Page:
ORIGINAL RESEARCH article
Sec. Speech and Language
Volume 12 - 2018 | https://doi.org/10.3389/fnhum.2018.00036
Anterior Temporal Lobe Morphometry Predicts Categorization Ability
- 1Frontlab, Institut du Cerveau et de la Moelle épinière (ICM), UPMC UMRS 1127, Inserm U 1127, CNRS UMR 7225, Paris, France
- 2Department of Neurology, Salpêtrière Hospital AP-HP, Paris, France
- 3Service de Médecine et Réadaptation, Hôpitaux de Saint-Maurice, Saint-Maurice, France
- 4Brain Connectivity and Behaviour Group, Institut du Cerveau et de la Moelle Epinière, Paris, France
- 5Centre de NeuroImagerie de Recherche, Institut du Cerveau et de la Moelle Epinière, Paris, France
Categorization is the mental operation by which the brain classifies objects and events. It is classically assessed using semantic and non-semantic matching or sorting tasks. These tasks show a high variability in performance across healthy controls and the cerebral bases supporting this variability remain unknown. In this study we performed a voxel-based morphometry study to explore the relationships between semantic and shape categorization tasks and brain morphometric differences in 50 controls. We found significant correlation between categorization performance and the volume of the gray matter in the right anterior middle and inferior temporal gyri. Semantic categorization tasks were associated with more rostral temporal regions than shape categorization tasks. A significant relationship was also shown between white matter volume in the right temporal lobe and performance in the semantic tasks. Tractography revealed that this white matter region involved several projection and association fibers, including the arcuate fasciculus, inferior fronto-occipital fasciculus, uncinate fasciculus, and inferior longitudinal fasciculus. These results suggest that categorization abilities are supported by the anterior portion of the right temporal lobe and its interaction with other areas.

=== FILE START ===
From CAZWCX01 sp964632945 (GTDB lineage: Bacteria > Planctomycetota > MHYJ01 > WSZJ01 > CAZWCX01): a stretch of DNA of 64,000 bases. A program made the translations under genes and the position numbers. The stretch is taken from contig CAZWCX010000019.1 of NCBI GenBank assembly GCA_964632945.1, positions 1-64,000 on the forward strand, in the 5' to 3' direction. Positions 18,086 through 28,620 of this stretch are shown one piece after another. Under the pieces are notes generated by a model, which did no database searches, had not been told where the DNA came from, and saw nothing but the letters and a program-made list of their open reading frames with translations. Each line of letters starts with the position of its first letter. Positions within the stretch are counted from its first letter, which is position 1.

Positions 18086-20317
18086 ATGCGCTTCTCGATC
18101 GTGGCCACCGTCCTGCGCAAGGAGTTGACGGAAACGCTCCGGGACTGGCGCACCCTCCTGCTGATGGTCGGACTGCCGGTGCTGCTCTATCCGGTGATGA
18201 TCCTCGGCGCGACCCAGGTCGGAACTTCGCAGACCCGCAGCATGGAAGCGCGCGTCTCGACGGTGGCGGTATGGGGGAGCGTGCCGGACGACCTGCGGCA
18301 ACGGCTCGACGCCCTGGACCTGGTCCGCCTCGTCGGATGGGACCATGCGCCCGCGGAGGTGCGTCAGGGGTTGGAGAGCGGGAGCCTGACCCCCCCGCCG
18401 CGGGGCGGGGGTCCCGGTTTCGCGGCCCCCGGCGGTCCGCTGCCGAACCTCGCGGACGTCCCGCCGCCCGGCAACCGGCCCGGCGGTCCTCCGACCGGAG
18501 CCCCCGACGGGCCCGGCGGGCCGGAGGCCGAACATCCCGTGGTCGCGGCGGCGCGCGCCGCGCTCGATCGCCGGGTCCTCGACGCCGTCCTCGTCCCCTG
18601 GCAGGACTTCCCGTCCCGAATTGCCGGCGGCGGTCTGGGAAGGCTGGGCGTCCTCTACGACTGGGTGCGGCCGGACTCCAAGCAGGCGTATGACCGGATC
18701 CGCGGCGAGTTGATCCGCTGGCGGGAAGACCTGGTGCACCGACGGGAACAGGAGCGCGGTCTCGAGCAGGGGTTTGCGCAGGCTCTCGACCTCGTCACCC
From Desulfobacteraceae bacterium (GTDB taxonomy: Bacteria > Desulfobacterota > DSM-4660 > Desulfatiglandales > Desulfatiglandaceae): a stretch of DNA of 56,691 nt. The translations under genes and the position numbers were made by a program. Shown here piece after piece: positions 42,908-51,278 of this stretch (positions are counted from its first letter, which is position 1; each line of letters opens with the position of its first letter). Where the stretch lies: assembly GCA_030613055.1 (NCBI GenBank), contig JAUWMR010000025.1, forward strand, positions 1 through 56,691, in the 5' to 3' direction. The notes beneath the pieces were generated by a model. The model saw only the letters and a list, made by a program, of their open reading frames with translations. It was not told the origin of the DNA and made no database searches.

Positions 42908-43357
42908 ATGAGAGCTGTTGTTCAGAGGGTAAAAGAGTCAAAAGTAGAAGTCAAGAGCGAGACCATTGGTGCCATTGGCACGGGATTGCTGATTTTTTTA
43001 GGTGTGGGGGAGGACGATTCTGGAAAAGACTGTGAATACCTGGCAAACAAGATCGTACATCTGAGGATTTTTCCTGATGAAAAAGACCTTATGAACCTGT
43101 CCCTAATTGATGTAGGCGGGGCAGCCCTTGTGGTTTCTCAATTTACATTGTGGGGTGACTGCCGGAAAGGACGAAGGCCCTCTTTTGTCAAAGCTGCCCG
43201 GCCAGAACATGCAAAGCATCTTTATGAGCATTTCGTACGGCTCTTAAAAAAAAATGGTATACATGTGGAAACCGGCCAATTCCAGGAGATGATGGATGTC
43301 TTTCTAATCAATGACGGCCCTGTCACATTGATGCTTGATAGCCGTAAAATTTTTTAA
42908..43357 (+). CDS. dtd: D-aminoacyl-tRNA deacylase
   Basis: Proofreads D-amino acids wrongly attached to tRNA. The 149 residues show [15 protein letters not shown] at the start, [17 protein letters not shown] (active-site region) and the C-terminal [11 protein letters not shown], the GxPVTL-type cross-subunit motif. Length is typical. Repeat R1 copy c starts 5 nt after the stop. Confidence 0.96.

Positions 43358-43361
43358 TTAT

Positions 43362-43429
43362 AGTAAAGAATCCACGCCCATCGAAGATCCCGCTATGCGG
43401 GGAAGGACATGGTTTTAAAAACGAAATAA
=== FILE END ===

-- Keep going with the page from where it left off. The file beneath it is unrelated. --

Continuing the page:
• Anterior temporal lobe morphometry correlates with categorization performances
• Semantic is associated with a more rostral temporal region than shape categorization
• Semantic categorization performances are associated with right temporal connections.
Categorization is the mental operation by which the brain classifies objects and events. The ability to categorize information has an impact in virtually all domains of cognition and behavior, from learning (children learn new concepts by categorizing items that look similar or have similar properties) to survival (to recognize an animal as dangerous, primates need to categorize it as similar to a previously encountered dangerous animal).